Yogendra Matsyasana; the fish pose – The way of folding the legs in Matsyasana resembles the tail of a fish while the rest of the body represents its body and head. It also enables one to float in water.
Starting position: Sit in Padmasana, Ardhpadmasana or Sukhasana, keeping the spine erect, shoulders and head firm yet relaxed. Maintain focus on the purpose of the Asana while maintaining body awareness.
The Sequence of Steps:
- Gently recline backwards, supporting the body with arms and elbows, to lie flat on the back.
- Now, draw the hands from the sides under the head, bending the hands at the elbow.
- Clasp the opposite elbows and let the hands rest on the mat, under the head. Eyes can be kept open or closed, as per individual comfort.
- Maintain this position, breathing rhythmically for 1-2 minutes (final position).
- Posture release: slowly unclasp the hands and bring them back to the sides. Gently come back to the starting position, taking support of the hands.
- Practice for 1-2 minutes/session.
- Beginners can attain the final position by first lying supine and then folding the legs as in Sukhasana, Ardhpadmasana or Padmasana.
Limitations / Contraindications: Severe Arthritis.
Benefits of doing Yogendra Matsyasana (Fish pose) are many:
- Stretching of abdominal and chest muscles, massages the respective organs and improves the blood circulation in the area.
- Regulates the function of thyroid and thymus gland which improves the metabolic and immune system.
- Strengthens and tones up the pelvic floor.
- Maintains the health of reproductive organs and glands by improving the blood circulation in the area. Relief from premenstrual syndrome.
- Helps in relieving abdominal ailments e.g. constipation, inflamed and bleeding piles.
- Helps in relieving disorders of pelvic organs, specially the reproductive organs
- Reduces the occurrence of vaginal prolapse and stress incontinence of urine.
- Encourages deep respiration hence beneficial for respiratory disorders.
- Promotes a sense of well-being, calmness.
- The mind and body are relaxed.
Avoid in case of knee injury, severe neck or back ache.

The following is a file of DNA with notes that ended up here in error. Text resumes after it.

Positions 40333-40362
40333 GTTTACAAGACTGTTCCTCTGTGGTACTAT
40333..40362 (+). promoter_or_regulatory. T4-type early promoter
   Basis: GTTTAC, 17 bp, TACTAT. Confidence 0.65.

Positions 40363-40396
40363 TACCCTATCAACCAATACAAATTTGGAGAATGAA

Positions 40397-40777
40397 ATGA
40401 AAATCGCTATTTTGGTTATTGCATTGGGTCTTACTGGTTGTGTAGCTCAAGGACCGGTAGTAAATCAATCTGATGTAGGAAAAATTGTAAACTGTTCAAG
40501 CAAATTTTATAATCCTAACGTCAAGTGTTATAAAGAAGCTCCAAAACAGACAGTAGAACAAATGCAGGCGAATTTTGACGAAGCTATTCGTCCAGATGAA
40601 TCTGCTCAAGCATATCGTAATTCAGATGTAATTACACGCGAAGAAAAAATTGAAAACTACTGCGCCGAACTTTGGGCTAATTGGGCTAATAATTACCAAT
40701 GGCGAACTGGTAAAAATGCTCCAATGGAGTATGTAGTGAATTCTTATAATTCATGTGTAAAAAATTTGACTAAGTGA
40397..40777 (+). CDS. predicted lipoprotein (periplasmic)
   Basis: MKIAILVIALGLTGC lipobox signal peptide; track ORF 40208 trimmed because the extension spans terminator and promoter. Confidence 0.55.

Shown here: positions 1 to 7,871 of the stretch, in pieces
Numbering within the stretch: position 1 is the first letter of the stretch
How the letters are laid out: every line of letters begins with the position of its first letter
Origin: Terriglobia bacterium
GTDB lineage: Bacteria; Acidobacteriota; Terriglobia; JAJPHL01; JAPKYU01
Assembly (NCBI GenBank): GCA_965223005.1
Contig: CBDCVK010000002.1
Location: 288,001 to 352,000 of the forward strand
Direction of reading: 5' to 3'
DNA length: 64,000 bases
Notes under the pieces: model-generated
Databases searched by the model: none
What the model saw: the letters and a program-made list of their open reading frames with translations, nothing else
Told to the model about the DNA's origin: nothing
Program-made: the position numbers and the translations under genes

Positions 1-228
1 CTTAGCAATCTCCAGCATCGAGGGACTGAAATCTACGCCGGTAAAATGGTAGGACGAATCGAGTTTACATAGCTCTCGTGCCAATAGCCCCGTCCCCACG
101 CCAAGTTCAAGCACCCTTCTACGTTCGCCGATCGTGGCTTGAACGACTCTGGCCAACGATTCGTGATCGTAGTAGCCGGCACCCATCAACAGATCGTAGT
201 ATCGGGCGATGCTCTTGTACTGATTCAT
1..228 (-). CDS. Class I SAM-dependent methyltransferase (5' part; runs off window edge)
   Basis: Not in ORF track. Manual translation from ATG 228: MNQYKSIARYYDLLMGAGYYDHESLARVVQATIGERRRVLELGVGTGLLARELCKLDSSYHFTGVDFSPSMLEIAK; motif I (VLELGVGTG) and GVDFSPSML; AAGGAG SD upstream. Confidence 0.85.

Usually in classes, the legs are kept straight (rather than Padmasana). Thus, ensuring the shoulders and neck is relaxed post inversions. But, practicing the whole posture is healthy for the spine, hips, shoulders and neck.
Yoga is the journey of the self, through the self and to the self.
Yoga takes you to the present moment, the only place where life exits
The Ultimate power of ‘AUM or OM’
The chanting of ‘AUM’ focuses the mind and allows us to concentrate on breathing. Singing AUM lengthens our inhalations and exhalations. The vibration of AUM within our body breaks up toxins and stimulates our cells with yoga.
The ‘AUM’ is the first to be used in several mantras.it is said to seed the vibration of all creation and is the very first sound in the entire universe. It connects us to the base vibrations. When we all sit together and breathe deeply, we slowly connect to something bigger than ourselves.
The chanting of AUM has a calming effect on the body and mind, the heartbeat and breath begins to slow down and the peacefulness starts to grow its seed. The word ‘AUM’ is both a visual symbol and a sacred sound which heals through speaking or listening itself. The syllable OM is composed of three sound- ‘A’, ‘U’, ‘M’ – AUM.
‘A’ (PRONOUNCED AS ELONGATED AWE) represents the beginning of the universe and everything within it. It has been described as symbolising the’ conscious or waking state’. In Hindu tradition, this sound is associated with BRAHMA- THE CREATOR. The sound originates from the belly, backbone and vibrates in the upper chest.
The sound ‘U’ (A PROLONGED ‘OOOO’ SOUND) signifies the steadiness that carries us along and the energy that preserves sustains us and the world. In Hindu traditions, it is associated with LORD VISHNU- THE PRESERVER.
The ‘M’ (THE PROLONGED ‘MMMM’) characterizes the sound of closing in and the beginning of the end. In Hindu traditions, it is associated with LORD SHIVA- THE ULTIMATE YOGI. In the yogic culture, Shiva is not known as a god, but as the “Adiyogi” or the “first yogi” – the originator of yoga. He was the one who first put this seed into the human mind. According to the yogic lore, over fifteen thousand years ago, Shiva attained to his full enlightenment and abandoned himself in an intense ecstatic dance upon the Himalayas
The Sound of silence: There is also a fourth sound- SILENCE. The residue we are left with once the breath and sound fades away.
‘OM’ or ‘AUM’ represents the fact that everything constantly changes- from the movement into stillness, from sound into silence and the endless cycle of life.
Yoga ignites the power from within. The power that has nothing to do with what you say, what you do or what you look like or skills you have, talents or what you have. It is the power of your presence. It is the heat and light from your burning log, it touches everyone who comes in contact with. We all have the power to create our life. The key is finding the tool that enables us to make choices from the bottom of our soul.
The rule of life is to change
Accept the change
Accept the reality
Work to change the future and your time will change
Upgrade your thoughts and your life will touch new horizons of success.
Once A yogi will remain a Yogi forever
Yoga is a way of life
Yoga is connecting with the divine world
Yoga is the best way to attain harmony in body and mind
Connection with yoga means connecting with your own soul
Yoga means union with God
(Facilitator, Table-Tennis Player and Yoga Practitioner)
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